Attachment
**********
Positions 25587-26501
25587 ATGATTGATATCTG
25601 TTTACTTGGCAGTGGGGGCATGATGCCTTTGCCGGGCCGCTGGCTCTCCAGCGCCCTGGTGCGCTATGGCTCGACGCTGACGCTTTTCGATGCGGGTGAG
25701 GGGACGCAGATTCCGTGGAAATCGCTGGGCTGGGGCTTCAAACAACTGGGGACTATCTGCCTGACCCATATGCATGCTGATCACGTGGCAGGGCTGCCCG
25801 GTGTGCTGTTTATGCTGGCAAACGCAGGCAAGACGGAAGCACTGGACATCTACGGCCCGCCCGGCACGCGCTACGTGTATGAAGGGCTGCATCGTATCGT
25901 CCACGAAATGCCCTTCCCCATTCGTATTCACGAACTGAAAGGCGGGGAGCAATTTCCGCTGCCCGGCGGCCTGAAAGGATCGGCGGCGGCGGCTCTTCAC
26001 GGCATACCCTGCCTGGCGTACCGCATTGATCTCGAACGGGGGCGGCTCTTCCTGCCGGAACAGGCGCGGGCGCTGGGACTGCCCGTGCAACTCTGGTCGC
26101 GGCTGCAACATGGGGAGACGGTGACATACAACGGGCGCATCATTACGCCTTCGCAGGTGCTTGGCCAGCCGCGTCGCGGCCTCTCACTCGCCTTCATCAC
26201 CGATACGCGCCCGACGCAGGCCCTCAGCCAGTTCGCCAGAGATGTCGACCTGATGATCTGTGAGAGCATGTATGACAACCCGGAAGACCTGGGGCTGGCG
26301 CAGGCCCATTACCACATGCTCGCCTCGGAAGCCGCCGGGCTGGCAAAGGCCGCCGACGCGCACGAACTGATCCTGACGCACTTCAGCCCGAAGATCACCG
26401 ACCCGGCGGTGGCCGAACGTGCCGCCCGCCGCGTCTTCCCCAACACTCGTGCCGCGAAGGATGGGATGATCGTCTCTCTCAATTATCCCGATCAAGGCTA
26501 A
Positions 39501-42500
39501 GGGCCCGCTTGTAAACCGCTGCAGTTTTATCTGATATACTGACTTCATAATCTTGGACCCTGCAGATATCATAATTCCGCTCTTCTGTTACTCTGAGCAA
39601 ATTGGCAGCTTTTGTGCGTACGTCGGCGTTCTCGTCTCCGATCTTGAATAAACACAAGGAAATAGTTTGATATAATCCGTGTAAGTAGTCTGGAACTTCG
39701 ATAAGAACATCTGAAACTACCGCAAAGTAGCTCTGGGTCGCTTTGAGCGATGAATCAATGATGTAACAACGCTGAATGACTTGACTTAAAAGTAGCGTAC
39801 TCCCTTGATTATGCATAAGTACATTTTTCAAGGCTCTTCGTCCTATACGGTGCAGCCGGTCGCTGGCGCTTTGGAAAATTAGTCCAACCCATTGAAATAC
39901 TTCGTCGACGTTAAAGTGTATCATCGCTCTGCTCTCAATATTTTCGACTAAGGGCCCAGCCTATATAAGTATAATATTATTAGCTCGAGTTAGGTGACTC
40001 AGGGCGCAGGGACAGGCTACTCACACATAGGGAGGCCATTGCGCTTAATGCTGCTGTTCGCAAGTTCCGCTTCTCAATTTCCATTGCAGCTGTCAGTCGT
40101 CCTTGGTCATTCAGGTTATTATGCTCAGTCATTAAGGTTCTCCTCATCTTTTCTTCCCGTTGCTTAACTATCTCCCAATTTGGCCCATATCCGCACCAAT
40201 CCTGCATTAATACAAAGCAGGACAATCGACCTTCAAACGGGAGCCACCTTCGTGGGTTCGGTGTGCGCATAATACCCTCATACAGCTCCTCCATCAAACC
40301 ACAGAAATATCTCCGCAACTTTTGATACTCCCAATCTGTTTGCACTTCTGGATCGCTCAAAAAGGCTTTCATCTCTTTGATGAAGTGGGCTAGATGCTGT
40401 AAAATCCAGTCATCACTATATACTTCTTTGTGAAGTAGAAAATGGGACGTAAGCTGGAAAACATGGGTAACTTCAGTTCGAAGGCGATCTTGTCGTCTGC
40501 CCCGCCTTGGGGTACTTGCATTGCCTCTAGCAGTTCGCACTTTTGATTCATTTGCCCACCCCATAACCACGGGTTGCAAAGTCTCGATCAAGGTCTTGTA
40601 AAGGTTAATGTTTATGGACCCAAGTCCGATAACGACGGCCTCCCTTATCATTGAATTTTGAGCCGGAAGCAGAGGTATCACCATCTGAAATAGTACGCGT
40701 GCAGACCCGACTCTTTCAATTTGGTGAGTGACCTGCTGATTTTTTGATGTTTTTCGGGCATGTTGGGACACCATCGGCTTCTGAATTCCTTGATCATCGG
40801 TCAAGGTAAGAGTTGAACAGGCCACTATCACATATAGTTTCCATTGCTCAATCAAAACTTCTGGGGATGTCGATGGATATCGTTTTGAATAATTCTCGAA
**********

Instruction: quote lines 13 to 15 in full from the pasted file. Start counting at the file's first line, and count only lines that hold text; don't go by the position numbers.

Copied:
Positions 39501-42500
39501 GGGCCCGCTTGTAAACCGCTGCAGTTTTATCTGATATACTGACTTCATAATCTTGGACCCTGCAGATATCATAATTCCGCTCTTCTGTTACTCTGAGCAA
39601 ATTGGCAGCTTTTGTGCGTACGTCGGCGTTCTCGTCTCCGATCTTGAATAAACACAAGGAAATAGTTTGATATAATCCGTGTAAGTAGTCTGGAACTTCG